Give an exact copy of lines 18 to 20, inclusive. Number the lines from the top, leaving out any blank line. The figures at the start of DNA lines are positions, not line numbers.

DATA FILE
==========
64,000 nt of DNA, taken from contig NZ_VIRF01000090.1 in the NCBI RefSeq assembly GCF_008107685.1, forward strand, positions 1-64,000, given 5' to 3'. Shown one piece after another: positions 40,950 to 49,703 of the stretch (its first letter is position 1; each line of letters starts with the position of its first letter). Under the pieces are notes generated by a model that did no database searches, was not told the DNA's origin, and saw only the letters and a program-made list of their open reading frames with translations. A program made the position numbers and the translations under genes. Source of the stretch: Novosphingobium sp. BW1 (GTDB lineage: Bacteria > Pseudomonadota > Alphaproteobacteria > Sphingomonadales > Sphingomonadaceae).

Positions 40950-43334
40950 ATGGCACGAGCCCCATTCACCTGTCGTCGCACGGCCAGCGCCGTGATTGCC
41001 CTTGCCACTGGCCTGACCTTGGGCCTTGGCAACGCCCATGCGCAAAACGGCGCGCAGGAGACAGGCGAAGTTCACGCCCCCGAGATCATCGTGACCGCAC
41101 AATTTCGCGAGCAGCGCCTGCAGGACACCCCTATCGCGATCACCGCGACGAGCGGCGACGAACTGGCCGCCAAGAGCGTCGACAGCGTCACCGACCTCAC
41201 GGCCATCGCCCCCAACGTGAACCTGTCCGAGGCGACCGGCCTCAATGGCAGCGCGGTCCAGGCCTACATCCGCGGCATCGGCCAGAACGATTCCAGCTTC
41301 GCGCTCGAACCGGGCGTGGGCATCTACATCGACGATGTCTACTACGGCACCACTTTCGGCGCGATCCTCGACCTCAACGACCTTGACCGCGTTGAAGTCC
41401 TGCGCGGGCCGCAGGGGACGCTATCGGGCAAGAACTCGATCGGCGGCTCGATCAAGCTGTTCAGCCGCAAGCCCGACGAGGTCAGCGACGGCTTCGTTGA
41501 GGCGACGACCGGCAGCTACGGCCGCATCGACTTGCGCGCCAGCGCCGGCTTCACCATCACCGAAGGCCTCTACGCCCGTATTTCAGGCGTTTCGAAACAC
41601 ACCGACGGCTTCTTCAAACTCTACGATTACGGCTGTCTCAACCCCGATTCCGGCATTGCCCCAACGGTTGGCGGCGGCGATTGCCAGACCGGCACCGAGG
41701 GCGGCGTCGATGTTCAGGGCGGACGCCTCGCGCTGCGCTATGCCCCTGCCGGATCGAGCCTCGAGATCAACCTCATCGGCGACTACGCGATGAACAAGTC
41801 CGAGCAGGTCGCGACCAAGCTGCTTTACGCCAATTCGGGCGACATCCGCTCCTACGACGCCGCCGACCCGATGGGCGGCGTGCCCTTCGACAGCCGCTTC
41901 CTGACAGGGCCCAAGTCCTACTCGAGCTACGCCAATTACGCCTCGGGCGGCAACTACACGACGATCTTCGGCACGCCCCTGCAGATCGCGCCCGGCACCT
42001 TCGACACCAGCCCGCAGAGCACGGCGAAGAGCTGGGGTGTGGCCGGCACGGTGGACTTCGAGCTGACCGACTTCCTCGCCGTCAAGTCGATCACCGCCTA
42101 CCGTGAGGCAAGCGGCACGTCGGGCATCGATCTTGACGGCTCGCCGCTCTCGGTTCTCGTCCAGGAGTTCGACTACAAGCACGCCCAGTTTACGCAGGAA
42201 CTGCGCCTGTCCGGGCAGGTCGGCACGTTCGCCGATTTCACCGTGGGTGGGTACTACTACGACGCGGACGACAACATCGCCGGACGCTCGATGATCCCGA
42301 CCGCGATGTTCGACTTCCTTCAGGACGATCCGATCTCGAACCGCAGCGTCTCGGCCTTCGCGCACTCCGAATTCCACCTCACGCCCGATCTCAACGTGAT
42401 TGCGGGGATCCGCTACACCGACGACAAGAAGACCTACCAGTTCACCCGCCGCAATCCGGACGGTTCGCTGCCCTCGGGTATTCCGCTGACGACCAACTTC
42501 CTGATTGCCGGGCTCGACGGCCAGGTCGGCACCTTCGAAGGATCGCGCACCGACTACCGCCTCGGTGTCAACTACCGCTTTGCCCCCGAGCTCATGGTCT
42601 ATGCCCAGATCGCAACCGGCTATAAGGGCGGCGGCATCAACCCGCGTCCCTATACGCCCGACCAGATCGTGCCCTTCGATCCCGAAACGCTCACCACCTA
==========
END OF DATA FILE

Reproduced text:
42401 TGCGGGGATCCGCTACACCGACGACAAGAAGACCTACCAGTTCACCCGCCGCAATCCGGACGGTTCGCTGCCCTCGGGTATTCCGCTGACGACCAACTTC
42501 CTGATTGCCGGGCTCGACGGCCAGGTCGGCACCTTCGAAGGATCGCGCACCGACTACCGCCTCGGTGTCAACTACCGCTTTGCCCCCGAGCTCATGGTCT
42601 ATGCCCAGATCGCAACCGGCTATAAGGGCGGCGGCATCAACCCGCGTCCCTATACGCCCGACCAGATCGTGCCCTTCGATCCCGAAACGCTCACCACCTA